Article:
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Education Research International
Volume 2014, Article ID 232687, 9 pages
http://dx.doi.org/10.1155/2014/232687
Research Article

The Racialized Impact of Study Abroad on US Students’ Subsequent Interracial Interactions

1Department of Sociology and Anthropology, Southwestern University, 1001 E. University Avenue, Georgetown, TX 78626, USA
2International Programs, Franklin and Marshall College, P.O. Box 3003, Lancaster, PA 17604, USA

Received 20 August 2014; Accepted 10 November 2014; Published 1 December 2014

Academic Editor: Bernhard Schmidt-Hertha

Copyright © 2014 Maria R. Lowe et al. This is an open access article distributed under the Creative Commons Attribution License, which permits unrestricted use, distribution, and reproduction in any medium, provided the original work is properly cited.

Abstract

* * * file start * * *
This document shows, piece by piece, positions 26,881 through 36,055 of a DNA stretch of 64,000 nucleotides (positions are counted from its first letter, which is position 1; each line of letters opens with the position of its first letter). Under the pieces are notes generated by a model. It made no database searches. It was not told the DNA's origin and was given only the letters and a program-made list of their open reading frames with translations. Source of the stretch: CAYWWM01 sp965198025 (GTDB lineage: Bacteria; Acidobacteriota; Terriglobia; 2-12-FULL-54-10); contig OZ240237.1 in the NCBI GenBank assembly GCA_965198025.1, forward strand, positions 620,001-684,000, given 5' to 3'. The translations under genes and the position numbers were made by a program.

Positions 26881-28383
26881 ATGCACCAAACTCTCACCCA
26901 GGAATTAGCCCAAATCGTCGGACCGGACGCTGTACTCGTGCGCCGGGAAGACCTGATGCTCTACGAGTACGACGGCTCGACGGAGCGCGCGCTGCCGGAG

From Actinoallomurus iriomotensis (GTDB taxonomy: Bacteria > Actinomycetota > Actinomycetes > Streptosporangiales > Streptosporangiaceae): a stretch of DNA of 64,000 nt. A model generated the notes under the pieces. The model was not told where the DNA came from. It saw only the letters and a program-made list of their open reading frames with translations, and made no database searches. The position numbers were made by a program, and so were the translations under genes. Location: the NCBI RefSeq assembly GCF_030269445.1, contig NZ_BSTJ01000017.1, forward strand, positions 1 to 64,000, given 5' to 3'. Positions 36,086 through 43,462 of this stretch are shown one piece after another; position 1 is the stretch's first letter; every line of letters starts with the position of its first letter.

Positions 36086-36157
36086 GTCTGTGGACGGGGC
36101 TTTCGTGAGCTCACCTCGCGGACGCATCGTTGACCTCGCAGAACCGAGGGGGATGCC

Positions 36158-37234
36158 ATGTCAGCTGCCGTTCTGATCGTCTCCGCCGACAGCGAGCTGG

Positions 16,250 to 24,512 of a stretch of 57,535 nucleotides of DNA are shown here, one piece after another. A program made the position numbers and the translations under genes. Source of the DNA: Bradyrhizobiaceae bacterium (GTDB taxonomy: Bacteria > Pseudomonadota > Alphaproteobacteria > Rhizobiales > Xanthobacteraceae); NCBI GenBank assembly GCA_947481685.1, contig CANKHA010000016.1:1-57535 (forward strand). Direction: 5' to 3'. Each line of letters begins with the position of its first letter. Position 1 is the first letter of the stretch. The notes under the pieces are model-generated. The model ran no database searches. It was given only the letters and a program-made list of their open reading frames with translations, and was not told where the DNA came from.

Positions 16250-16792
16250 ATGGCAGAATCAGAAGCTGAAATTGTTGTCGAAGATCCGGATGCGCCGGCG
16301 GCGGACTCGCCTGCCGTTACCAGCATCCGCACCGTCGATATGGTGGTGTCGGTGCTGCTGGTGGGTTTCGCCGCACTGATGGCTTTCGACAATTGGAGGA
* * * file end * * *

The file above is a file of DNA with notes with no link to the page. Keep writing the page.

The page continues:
Using an online survey of American undergraduate students, this paper serves as a case study of a liberal arts college located in the Southern United States (US) to explore the effects of studying abroad on students’ attitudes and behavior related to diversity upon their return to campus. We find that white students and students of color report significantly different study abroad experiences and distinct patterns related to their likelihood to engage with racial, but not other forms of, diversity when they return to their home university. Specifically, students of color are more likely than white students to report that their study abroad experiences have increased the likelihood that they interact more frequently with individuals from different racial backgrounds in a number of campus contexts. Utilizing existing literature and our qualitative data, we address possible reasons for these racialized patterns.